that seem to work. here's the issue. sometimes you want the electricity, not the processed heat. or maybe the heat, not the electricity. i was visiting a project, we supported in the recovery act funds in houston, texas. it powers this collection of medical centers that, as about the 12th largest city in the unite, just medical centers, and everything's big in texas. and, anyway, what they had is, they had a very -- gas generator, single cycle. high temperature process heat used for heating or air conditioning. now beauty of what they did, they took the processed heat and used it. you can actually use heat to cool. they used it to chill water and restored this water -- stored the water in a big tank right there and found it took about less than 10% of the energy, even in a hot houston summer day, to keep that tank cold, and
so they would run it so that that would balance. it's like a big battery, but a battery of heat, that they would use to air condition their complex. okay? so -- and it was very cost effective. so they were operating this plant, 80% efficiency, recovering all of that. very fuel efficient, and again drives down the cost to their customers. the medical centers, the hospitals. and so there's an excellent example of how combined heat and power can be used in a way. i mean, new buildings now, many of them, especially if you have realtime pricing of electricity, they use the electricity at night, chill some water. eastern may turn into ice. use the ice to cool the building during the day time. so you're buying electricity where it's inexpensive. you decrease your electricity bill. the asset of generation are used, you know, getting better return on your investment, because you're using the asset in a more even way.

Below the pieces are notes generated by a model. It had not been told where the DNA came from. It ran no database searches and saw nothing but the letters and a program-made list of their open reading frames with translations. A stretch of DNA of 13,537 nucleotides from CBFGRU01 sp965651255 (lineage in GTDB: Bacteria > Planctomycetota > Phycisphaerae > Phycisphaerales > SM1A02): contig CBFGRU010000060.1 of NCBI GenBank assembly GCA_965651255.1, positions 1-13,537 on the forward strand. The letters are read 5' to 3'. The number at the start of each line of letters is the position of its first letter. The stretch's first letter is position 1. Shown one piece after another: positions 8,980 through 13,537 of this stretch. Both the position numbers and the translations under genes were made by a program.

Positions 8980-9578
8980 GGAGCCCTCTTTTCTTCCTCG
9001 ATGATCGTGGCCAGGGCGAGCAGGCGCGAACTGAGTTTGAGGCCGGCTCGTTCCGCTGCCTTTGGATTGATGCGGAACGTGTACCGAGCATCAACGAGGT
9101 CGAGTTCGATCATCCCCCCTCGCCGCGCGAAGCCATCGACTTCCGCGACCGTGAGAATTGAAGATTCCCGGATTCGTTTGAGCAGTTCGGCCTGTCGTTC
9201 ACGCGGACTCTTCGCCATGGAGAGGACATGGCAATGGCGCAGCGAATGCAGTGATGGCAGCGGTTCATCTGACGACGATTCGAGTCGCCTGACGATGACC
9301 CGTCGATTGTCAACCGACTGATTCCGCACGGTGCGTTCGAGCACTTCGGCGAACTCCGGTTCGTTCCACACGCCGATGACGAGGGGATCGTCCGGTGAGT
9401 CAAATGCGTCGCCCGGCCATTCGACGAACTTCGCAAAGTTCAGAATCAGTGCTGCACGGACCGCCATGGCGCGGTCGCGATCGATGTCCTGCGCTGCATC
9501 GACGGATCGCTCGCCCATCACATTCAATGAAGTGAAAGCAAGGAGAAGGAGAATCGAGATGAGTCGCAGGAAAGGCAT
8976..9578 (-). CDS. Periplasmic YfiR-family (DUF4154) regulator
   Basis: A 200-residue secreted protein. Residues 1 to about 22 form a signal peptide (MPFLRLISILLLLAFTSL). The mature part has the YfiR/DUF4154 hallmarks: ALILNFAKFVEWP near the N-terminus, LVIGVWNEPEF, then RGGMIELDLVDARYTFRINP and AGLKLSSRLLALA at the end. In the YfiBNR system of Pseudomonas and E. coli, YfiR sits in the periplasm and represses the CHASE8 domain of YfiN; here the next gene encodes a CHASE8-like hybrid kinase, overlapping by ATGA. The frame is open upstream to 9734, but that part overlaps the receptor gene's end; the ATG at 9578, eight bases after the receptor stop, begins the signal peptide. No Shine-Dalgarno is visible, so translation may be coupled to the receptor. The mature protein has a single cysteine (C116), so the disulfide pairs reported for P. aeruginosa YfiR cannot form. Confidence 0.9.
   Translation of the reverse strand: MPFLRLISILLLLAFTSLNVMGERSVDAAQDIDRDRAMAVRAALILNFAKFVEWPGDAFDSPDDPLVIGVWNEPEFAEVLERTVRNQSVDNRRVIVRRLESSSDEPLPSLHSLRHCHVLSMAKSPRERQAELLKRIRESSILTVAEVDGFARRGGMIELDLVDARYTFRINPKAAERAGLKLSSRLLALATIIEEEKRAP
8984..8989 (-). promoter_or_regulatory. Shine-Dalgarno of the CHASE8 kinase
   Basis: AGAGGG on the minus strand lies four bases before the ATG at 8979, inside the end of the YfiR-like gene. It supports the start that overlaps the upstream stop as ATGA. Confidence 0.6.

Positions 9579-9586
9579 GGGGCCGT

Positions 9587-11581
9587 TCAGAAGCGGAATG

and so the good news is, so this all is about energy efficiency, essentially. and so combined heat and power in any city, any university, any hospital that has an integration of steam and chilled water tunnels, or a big complex, could use combined heat and power. and we'd love to see it go in that direction, because now you're going to 80% efficiency. >> thank you. >> senator portman? >> thank you, mr. chairman, and dr. chu, thank you for being before the committee again and for working with me and other members ev of the committee on important projects of things in the budget. one is energy efficiency as senator shaheen just talked about and with buildings using about 40% of the energy in this country, what you're talking about there is consistent with legislation which as you may now was introduced in the house, a companion bill yesterday.
we're hopeful s-1000 can make its way to the floor. i appreciate the support of the ranking member and claire on th -- chair on that as well. i'm concerned about other aspects of the budget but let me focus on something positive. the small modular, these are an exciting innovation, as you know, have safety advantages as well as economic advantages. i know that the regulatory commission has just licensed a plant and another one coming with larger reactors but seems to me this is a good investment, and something that would be very beneficial to energy mix going forward. i thank you for that. with regard to carbon capture technology, i don't know if you had this question from other colleagues and i apologize if i'm repeating something, but the ccs programs i think still are lacking direction in this budget. i don't think there's a pathway here as to how long and how much